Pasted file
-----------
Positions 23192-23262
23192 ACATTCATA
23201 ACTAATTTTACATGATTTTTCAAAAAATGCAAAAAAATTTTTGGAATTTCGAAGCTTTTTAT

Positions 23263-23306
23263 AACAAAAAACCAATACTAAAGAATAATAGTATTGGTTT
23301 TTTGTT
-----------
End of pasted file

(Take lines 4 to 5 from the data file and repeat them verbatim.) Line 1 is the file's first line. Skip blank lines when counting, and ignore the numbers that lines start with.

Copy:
Positions 23263-23306
23263 AACAAAAAACCAATACTAAAGAATAATAGTATTGGTTT